Saturday, August 28, 2010

On the Road Again

As I'm about to become a free man again after many years of employment with Symantec, one of the great benefits is to return to being a normal Internet citizen and not to have to suppress all self-expression lest I invite the wrath of my corporate masters. While most employees don't have to self-censor to quite the degree I did, as the individual most associated with such a well-known brand name (and being quite proud of it), it's hard to be open about what you're doing without running afoul of one of the vast numbers of things Forbidden By Company Policy on Pain of Instant Dismissal.

Not that I have much desire to talk about my time there; after all the recent years of struggle and stress I'm quite happy to draw a veil over that for now. Instead, I'm savouring the ability to just be a normal human being again, or at least as close to human normality as I can manage.

The other thing I have to consider now having been laid off is what employment to seek. I'm not considering that particularly deeply yet, though: one of the things my significant other had planned for November was that the two of us would go on a cruise. Having been the sort of person who never takes all his allocated vacation time, I was a little unsure when she proposed it but the idea had been growing on me.

Since we'd scheduled this months ago, and it's all paid for and non-refundable, quite how to fit starting new employment around the trip will be an interesting exercise. Browsing around job sites shows that as you'd expect there appear to be very few companies in New Zealand who are doing things that require the kind of ability I have, and fewer still where the work could provide the kind of challenge I desire, so that will probably mean either going back to some kind of start-up venture or applying to a firm based (or at least with offices) in Australia.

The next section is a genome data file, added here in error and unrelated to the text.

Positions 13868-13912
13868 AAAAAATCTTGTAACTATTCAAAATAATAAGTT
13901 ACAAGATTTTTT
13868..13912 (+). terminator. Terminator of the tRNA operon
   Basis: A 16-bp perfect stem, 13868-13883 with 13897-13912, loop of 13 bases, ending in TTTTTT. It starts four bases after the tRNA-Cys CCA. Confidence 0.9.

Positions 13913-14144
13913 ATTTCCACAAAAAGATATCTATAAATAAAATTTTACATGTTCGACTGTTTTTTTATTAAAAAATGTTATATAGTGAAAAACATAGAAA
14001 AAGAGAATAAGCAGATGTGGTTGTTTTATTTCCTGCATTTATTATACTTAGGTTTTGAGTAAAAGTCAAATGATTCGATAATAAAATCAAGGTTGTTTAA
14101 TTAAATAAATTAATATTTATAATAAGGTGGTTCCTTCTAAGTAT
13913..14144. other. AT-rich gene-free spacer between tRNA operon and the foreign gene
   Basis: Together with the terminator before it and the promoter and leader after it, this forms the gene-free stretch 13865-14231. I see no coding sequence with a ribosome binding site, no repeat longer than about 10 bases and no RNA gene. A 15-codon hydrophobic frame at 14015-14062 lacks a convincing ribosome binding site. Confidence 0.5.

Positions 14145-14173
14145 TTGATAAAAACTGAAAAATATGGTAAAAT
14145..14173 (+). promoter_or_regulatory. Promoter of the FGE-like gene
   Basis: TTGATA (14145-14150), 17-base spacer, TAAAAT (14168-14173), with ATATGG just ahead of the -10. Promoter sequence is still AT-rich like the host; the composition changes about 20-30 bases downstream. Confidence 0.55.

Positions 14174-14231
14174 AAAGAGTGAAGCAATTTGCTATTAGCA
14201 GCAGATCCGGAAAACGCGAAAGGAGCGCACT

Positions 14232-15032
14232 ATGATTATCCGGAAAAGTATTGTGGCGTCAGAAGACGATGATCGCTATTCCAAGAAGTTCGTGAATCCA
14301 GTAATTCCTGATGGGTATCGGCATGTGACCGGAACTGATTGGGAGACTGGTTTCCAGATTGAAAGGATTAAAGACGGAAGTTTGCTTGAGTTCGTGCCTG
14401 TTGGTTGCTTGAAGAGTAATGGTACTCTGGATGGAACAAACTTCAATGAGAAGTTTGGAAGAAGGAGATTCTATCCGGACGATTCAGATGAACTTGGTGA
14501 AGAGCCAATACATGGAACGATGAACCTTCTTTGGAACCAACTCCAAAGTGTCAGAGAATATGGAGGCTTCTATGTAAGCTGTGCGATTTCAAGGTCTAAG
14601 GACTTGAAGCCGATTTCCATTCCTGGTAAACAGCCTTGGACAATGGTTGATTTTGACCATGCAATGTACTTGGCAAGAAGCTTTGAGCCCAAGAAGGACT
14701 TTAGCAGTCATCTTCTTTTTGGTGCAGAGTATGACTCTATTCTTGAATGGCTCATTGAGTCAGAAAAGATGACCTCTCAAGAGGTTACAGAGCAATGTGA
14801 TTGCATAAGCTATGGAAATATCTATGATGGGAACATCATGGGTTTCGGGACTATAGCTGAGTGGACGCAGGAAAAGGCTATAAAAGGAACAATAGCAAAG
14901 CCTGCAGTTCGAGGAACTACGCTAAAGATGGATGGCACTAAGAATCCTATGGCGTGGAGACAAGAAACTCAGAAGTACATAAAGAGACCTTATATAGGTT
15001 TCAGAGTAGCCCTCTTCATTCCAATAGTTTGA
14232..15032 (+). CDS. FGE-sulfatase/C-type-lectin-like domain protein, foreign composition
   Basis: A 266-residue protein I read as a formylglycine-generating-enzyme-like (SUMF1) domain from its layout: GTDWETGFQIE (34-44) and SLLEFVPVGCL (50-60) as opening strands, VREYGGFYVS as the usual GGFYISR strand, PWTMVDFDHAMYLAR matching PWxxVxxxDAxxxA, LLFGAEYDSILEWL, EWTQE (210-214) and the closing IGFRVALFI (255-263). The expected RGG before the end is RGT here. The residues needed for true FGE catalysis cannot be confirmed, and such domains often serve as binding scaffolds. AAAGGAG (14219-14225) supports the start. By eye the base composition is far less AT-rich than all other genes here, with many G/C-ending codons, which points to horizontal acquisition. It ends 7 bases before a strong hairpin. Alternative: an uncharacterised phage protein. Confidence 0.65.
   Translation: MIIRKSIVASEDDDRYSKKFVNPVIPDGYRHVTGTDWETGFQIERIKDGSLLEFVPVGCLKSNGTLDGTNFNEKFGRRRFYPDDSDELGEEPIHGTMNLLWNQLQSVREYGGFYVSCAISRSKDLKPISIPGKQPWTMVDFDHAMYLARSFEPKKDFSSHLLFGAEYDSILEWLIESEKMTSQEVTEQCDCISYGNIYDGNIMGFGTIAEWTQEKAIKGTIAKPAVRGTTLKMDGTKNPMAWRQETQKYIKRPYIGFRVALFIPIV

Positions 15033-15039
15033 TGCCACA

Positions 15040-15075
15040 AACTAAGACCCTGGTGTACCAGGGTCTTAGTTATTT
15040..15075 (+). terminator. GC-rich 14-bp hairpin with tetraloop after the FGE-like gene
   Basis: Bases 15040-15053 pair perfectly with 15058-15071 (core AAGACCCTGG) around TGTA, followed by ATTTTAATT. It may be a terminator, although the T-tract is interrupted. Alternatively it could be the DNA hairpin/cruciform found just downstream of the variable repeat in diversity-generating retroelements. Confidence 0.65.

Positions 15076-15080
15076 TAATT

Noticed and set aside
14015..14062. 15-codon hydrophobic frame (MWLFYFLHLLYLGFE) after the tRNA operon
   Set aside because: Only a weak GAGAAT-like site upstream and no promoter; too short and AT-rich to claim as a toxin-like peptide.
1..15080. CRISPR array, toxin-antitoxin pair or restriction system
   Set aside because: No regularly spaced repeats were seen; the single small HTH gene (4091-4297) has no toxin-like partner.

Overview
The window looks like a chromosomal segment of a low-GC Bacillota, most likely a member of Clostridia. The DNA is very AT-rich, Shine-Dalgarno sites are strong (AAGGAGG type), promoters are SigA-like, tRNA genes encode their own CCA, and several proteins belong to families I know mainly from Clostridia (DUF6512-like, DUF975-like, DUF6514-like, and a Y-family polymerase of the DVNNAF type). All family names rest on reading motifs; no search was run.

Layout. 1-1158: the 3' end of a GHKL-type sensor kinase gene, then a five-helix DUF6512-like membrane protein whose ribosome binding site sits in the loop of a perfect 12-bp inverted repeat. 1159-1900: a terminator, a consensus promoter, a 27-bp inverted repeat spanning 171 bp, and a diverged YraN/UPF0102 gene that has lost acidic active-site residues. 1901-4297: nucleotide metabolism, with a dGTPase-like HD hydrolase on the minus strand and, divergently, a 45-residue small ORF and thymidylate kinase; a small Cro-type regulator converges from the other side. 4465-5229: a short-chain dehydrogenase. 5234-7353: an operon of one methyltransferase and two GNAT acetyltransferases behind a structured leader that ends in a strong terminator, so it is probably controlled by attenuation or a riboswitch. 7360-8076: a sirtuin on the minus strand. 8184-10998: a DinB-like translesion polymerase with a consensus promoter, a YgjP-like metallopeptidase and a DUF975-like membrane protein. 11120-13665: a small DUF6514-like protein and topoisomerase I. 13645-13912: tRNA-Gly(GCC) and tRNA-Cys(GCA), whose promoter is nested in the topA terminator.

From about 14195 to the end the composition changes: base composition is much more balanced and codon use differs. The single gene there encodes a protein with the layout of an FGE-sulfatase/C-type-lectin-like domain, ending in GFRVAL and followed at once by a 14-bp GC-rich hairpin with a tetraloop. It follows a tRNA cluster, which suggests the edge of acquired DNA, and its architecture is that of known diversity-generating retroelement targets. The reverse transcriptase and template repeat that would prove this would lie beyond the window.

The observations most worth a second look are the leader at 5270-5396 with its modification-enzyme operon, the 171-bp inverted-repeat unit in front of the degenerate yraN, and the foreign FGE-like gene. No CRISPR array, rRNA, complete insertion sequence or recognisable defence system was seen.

As I'd been contemplating that, an interesting link appeared in my feed reader this morning: an article from Cal Newport's Study Hacks blog (which is always interesting, and whose philosophy of developing excellence fits well with how I've been striving to attain mastery in my chosen field for the past 30 years) mentioned this:
In other words, when you go through life thinking “if I can make it through this, things will be better later,” you eventually forget what “better” means.
Given where I'm at now coming out of years of stressful, grinding slog, maybe that's something I should be thinking about. I've never got the "life" part of "work/life balance" particularly well sorted out, so I should probably start thinking about that for once.

1 comment:

  1. Nigel,
    I've used Ghost for many years and really appreciate all the hard work you've put into it. Nice to have a face and name to put with the product.